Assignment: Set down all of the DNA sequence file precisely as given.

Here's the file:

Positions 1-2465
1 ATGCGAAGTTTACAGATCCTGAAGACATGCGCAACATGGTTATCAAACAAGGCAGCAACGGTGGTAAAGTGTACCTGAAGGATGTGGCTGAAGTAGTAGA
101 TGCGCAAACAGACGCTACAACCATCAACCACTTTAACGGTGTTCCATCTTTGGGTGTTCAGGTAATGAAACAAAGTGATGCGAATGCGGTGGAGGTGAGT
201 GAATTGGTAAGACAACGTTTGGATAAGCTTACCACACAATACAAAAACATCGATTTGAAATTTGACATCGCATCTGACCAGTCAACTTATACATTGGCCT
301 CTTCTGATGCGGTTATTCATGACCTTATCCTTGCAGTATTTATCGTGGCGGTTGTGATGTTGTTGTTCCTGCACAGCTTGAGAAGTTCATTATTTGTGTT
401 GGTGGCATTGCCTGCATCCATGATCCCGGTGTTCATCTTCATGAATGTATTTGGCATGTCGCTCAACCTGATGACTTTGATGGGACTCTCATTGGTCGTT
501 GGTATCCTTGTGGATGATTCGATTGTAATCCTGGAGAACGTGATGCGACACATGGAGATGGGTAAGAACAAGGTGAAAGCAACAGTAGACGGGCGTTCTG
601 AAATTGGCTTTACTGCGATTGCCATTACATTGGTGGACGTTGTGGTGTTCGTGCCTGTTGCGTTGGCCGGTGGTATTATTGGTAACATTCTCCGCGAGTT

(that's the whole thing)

Positions 1-2465
1 ATGCGAAGTTTACAGATCCTGAAGACATGCGCAACATGGTTATCAAACAAGGCAGCAACGGTGGTAAAGTGTACCTGAAGGATGTGGCTGAAGTAGTAGA
101 TGCGCAAACAGACGCTACAACCATCAACCACTTTAACGGTGTTCCATCTTTGGGTGTTCAGGTAATGAAACAAAGTGATGCGAATGCGGTGGAGGTGAGT
201 GAATTGGTAAGACAACGTTTGGATAAGCTTACCACACAATACAAAAACATCGATTTGAAATTTGACATCGCATCTGACCAGTCAACTTATACATTGGCCT
301 CTTCTGATGCGGTTATTCATGACCTTATCCTTGCAGTATTTATCGTGGCGGTTGTGATGTTGTTGTTCCTGCACAGCTTGAGAAGTTCATTATTTGTGTT
401 GGTGGCATTGCCTGCATCCATGATCCCGGTGTTCATCTTCATGAATGTATTTGGCATGTCGCTCAACCTGATGACTTTGATGGGACTCTCATTGGTCGTT
501 GGTATCCTTGTGGATGATTCGATTGTAATCCTGGAGAACGTGATGCGACACATGGAGATGGGTAAGAACAAGGTGAAAGCAACAGTAGACGGGCGTTCTG
601 AAATTGGCTTTACTGCGATTGCCATTACATTGGTGGACGTTGTGGTGTTCGTGCCTGTTGCGTTGGCCGGTGGTATTATTGGTAACATTCTCCGCGAGTT